It is recommended to wait until 6 months to start solid foods, but it is possible to start as soon as 4 months as long as, certain growth and developmental stages have been achieved. At this time, you can gradually start introducing, soft baby foods in addition to infant formula or breast milk. As infants generally have few teeth, feeding your baby soft foods is important to help reduce the risk of choking. According to a study, released by the Journal of Allergy and Clinical Immunology, babies who start eating solid foods at 4 months old had a reduced risk of allergies. It is important that the baby can sit upright, holds their head up, and shows signs of interest in solid food.
Baby is ready to start other foods when he/she shows these symptoms:
Once you’ve consulted your child’s peadiatrician, you’re ready to bring on baby’s first foods. New eaters only need about; one to two tablespoons of food, so always keep portions as small as possible. Hence you are suggested whether to include or not, some specific ingredients in your babies diet based on your babies appetite, allergies, intolerance, likes and dislikes.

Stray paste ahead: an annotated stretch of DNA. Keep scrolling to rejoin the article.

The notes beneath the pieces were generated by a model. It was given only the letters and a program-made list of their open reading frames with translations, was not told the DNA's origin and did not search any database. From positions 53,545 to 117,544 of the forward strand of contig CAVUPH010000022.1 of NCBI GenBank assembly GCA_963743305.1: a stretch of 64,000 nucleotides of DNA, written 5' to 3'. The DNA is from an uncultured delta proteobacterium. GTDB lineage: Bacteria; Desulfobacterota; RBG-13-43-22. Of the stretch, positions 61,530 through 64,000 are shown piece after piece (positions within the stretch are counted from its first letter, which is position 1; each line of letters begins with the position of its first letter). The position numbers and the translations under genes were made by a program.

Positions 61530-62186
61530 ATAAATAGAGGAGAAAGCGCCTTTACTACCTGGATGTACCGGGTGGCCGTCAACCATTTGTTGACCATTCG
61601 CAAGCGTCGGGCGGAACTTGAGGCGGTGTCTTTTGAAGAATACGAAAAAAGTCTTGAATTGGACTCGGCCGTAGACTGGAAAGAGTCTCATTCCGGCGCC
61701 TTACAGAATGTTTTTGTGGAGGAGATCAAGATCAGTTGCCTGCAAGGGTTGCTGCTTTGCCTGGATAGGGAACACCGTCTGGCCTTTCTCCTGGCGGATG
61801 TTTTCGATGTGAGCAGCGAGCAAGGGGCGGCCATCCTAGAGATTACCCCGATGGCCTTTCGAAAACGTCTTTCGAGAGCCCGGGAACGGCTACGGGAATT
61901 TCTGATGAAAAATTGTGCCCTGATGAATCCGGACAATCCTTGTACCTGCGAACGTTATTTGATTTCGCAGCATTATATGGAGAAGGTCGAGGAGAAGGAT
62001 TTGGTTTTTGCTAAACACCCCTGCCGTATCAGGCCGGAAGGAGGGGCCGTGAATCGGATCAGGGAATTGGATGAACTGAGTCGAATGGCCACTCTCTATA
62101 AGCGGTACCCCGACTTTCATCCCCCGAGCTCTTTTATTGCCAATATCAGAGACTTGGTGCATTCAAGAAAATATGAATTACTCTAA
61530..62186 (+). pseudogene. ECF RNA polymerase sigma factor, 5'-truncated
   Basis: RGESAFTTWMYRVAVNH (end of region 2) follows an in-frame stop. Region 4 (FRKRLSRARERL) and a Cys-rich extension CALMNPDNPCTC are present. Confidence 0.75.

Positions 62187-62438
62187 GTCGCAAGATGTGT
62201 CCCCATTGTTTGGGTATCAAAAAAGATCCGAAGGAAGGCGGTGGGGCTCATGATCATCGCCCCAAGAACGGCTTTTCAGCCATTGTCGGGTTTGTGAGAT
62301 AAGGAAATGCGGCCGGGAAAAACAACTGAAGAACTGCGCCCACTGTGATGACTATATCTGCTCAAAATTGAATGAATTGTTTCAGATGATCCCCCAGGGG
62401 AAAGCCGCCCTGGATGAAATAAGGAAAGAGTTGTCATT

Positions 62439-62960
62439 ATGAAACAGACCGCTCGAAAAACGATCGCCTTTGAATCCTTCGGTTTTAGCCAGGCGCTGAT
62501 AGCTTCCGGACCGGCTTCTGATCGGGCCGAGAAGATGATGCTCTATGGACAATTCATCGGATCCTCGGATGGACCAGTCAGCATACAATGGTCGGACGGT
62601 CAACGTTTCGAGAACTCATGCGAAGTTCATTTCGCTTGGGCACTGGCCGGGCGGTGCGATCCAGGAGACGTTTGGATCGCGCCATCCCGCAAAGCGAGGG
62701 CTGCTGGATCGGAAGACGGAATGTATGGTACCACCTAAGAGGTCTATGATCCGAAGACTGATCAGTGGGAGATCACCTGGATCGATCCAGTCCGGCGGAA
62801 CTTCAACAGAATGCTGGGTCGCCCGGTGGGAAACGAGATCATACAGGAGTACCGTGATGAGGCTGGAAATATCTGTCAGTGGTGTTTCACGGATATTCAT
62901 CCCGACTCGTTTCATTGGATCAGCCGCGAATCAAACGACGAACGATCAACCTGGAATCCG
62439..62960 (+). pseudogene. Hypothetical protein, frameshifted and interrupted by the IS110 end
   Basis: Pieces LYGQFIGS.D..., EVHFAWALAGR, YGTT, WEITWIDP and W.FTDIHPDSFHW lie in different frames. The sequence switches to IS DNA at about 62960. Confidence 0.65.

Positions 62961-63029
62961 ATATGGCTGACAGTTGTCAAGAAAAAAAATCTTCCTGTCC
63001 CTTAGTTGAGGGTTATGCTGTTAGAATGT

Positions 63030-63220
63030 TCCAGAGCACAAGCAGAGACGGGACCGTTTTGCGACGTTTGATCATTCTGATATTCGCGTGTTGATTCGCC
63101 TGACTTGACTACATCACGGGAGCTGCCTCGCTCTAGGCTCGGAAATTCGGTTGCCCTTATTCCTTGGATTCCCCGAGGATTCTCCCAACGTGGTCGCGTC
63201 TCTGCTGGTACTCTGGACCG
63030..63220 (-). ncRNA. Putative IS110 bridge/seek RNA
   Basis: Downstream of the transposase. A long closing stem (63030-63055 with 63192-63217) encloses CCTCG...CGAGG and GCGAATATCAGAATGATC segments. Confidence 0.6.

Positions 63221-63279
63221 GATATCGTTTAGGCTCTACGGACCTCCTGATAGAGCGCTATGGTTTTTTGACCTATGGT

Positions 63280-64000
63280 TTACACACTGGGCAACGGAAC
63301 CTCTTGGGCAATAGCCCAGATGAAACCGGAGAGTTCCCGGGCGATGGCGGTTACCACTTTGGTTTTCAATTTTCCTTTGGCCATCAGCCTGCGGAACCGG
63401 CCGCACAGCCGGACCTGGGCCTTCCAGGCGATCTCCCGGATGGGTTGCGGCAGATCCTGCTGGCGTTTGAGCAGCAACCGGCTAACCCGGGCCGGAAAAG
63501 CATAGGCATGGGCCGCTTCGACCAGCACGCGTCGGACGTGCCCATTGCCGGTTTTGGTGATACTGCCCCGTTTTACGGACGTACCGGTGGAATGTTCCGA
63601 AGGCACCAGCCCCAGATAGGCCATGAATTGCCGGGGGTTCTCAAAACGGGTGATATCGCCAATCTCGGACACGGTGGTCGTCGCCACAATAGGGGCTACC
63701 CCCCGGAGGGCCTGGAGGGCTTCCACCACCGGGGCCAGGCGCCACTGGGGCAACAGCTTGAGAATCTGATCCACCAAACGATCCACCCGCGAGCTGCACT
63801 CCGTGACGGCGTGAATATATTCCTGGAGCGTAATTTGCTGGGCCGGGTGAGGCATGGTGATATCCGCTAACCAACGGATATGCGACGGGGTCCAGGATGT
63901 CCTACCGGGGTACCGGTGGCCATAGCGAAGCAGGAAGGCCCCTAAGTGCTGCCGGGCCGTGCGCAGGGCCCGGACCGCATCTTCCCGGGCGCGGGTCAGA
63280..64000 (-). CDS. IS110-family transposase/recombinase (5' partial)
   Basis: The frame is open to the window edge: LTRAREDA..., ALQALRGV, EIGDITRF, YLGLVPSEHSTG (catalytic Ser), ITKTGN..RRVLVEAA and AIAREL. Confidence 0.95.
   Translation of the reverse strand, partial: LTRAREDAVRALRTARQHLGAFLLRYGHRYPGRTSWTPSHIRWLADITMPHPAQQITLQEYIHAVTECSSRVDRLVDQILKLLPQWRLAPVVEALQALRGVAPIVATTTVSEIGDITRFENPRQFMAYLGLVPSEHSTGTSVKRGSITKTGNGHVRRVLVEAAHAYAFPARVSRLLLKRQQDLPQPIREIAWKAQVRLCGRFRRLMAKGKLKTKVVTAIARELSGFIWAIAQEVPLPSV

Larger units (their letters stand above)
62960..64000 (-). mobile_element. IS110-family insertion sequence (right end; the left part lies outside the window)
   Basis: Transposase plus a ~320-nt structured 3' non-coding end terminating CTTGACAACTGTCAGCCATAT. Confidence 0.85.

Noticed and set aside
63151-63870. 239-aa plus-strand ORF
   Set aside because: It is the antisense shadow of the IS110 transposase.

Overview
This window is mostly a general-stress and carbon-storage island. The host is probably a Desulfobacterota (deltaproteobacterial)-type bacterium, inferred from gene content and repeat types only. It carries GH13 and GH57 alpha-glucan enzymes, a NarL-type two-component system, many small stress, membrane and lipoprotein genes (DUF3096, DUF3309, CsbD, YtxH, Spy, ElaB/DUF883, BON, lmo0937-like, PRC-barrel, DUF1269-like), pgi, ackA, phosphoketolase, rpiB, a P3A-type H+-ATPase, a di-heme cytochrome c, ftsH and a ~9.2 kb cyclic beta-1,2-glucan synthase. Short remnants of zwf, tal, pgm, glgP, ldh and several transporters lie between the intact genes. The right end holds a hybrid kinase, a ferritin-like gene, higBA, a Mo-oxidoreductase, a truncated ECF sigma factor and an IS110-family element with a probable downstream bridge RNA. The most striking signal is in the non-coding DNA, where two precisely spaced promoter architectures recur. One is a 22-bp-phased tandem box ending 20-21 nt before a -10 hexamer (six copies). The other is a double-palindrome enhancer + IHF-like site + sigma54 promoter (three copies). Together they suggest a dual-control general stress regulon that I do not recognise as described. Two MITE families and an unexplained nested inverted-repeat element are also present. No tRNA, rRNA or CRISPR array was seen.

Gradually introduce baby to a different taste, texture and way of swallowing. No point over feeding your child with too many new foods all at once, as it will surely lead to rejection. At this stage, solids are in addition, and not as substitutes for the breast or bottle. When your child is getting older and eating solid food, make sure they are getting the right amount of the essential nutrients and vitamins. Continue feeding your baby breast milk or formula as usual, and then;
Mix one tablespoon of a single-grain, iron fortified baby cereal with four tablespoons of breast milk or formula. Many parents start with rice cereal, even if you notice that, the cereal barely thickens, resist the temptation to serve it straight from a bottle. Instead, help your baby sit upright and serve the cereal, with a small spoon once or twice a day. For variety, you might offer single-grain oatmeal or barley cereals.
When your baby masters cereal, slowly and gradually introduce pureed vegetables and fruits. Always offer single ingredient foods that are sugar free and salt free and wait three to five days between each new food. In case your baby has a reaction to any particular food such as rash, vomiting or diarrhoea, you’ll know the culprit.
If you would like to give your baby fresh homemade food, use a food processor or blender and mash softer foods with a fork. All fresh food should be cooked with no added salt or seasoning. You can feed your baby mashed raw bananas but most of the other vegetables and fruits should be properly cooked until soft. Refrigerate any food you do not use, and always make sure to look for any signs of spoilage before giving it to your baby. Freshly prepared foods are not bacteria free; hence they will surely spoil more quickly than food from a can or jar.
Avoid feeding these foods to babies:
4 months to 6 months:
6 months to 9 months:
The above foods can be given up to ½ -1bowl. In addition you can offer:
9 months to One Year:
Other than the above given foods: